Isle of Dogs – Movie Review

Official Synopsis:

Set in Japan, Isle of Dogs follows a boy’s odyssey in search of his lost dog.

Review Summary:

Isle of Dogs was directed by Wes Anderson and features the voice talents of Edward Norton, Bill Murray, Jeff Goldblum and many others. It takes place in the fantasy city of Megasaki, Japan, where a viral outbreak of “snout fever” has caused the corrupt mayor, Mr. Kobayashi, to banish all dogs to trash island. When a boy named Atari ventures to the island searching for his long lost dog, Spots, a pack of mangy mutts joins him on an adventure to locate his missing dog.

Wes Anderson is no stranger to stop motion, having directed Fantastic Mr. Fox, which was charming and gorgeously rendered. But with Isle of Dogs, virtually everything about the technique has been improved. While 3D animation has reached stunning new heights, hand-drawn and stop motion will always hold a special place in my heart. There’s a rough-around-the-edges feel to almost every shot. It’s obvious that a painstaking amount of hard work has gone into each and every single frame.

Alexander Desplat’s score propels the film along with a steady pace, creating a surprising amount of suspense as well. It was surprinsing how riveting the film was at times, and much of that can be attributed to his wonderful music.

In typical Wes Anderson style, the actors are almost self-aware in their delivery. The line readings feel idiosyncratic of the stars themselves. Almost as if Anderson is knowingly allowing the actor’s public persona to seep through. For instance, every line from Bill Murray or Jeff Goldblum feels almost tailor made for them, for their style. This can sometimes be a distraction, but a minor one. Bryan Cranston’s performance as Chief—the stray dog who prefers eating trash over puppy snaps—is a real highlight.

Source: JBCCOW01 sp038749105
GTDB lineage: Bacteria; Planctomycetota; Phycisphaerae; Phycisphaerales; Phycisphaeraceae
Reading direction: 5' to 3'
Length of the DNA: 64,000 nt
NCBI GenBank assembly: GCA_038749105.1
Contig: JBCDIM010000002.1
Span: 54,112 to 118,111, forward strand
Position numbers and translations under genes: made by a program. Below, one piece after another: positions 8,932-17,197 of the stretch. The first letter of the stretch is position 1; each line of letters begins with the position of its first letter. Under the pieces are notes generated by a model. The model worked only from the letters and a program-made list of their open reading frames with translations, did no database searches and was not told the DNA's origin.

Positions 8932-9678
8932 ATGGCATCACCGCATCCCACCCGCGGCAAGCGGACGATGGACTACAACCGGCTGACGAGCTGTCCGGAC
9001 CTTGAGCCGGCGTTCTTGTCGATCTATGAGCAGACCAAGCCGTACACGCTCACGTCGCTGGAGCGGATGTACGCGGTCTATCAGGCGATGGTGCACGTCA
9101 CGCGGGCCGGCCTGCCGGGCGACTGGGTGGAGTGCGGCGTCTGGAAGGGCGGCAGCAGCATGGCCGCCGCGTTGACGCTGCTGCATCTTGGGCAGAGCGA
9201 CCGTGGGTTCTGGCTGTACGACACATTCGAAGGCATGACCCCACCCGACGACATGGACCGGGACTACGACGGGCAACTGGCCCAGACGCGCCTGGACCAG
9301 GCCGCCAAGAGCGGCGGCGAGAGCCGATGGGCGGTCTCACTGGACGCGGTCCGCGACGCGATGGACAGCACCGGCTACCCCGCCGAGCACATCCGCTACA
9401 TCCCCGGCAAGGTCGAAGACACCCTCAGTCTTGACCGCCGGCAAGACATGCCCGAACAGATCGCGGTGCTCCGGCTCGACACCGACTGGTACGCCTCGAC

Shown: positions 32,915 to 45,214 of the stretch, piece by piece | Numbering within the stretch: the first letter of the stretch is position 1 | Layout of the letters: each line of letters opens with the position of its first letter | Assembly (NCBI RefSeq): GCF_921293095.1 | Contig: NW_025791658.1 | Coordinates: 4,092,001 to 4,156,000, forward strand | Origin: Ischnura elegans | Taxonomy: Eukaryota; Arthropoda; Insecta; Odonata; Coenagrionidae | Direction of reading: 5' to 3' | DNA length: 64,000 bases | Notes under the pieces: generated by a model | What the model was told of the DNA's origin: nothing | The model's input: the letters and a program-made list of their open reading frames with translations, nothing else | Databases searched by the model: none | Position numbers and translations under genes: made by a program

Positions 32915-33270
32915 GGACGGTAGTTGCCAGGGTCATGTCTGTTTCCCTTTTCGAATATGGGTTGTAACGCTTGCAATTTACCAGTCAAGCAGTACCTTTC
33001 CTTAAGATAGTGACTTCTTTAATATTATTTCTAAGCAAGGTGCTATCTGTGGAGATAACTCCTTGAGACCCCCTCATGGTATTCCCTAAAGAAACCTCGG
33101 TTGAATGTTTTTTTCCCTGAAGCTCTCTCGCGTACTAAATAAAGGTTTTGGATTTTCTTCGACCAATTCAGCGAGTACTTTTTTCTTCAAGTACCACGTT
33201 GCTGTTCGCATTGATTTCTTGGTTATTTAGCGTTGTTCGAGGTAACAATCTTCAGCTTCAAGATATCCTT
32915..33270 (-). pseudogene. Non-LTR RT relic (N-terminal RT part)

The amount of visual wonder present in Isle of Dogs can be staggering. Looking beyond the work behind the stop motion technique, Anderson composes beautiful images, as usual. He loves symmetry, and that couldn’t be clearer with the perfectly balanced shots. One recurring image that has stayed in mind is the silhouette of an unknown dog in the distance, one that Chief says has no scent. While all of Anderson’s film’s are visual delights, Isle of Dogs is one of his most gorgeous.

Sometimes the story turns to excessive flashbacks that halt the progression of the film, damaging the pacing. This can cause some sequences to feel a little uneven. There’s also an odd choice to not provide English subtitles for the Japanese language scenes, and instead, these scenes are either narrated in English, or literally interpreted by another character voiced by Francis McDormand. This was a poor idea for a few reasons. For one, it made it difficult to connect with the Japanese characters, especially young Atari. Since we’re always experiencing their point of view through someone else, and sometimes their dialogue is actually drowned out entirely. If this film were rated G or even PG this choice might make more sense, like for instance, if Anderson was assuming that children didn’t want to read subtitles. But it’s rated PG-13, and is aimed at older audiences. So the use of English speaking interpreters feels unnecessary, because it adds nothing artistically to the film. There’s also a subplot with a foreign exchange student played by Greta Gerwig that feels useless, that did little for the story’s movement.

Besides these gripes, Isle of Dogs is a stunning animation achievement. Anderson’s distinctive style elevates an occasionally uneven story, and his brilliant cast of actors lend their considerable talents to some remarkable characters, that in the end, have unexpectedly moving backstories. I’m always happy to see animation aimed at adults. That’s something I’ve pushed for on this channel since the beginning. I hope that Hollywood continues to give us mature-themed stories like this in animation form.

(See the above video review for a more in-depth discussion)

Grade: B+

Directed by: Wes Anderson

Starring: Bryan Cranston, Koyu Rankin, Edward Norton

MPAA Rating: PG-13 for thematic elements and some violent images

Run Time: 101 min

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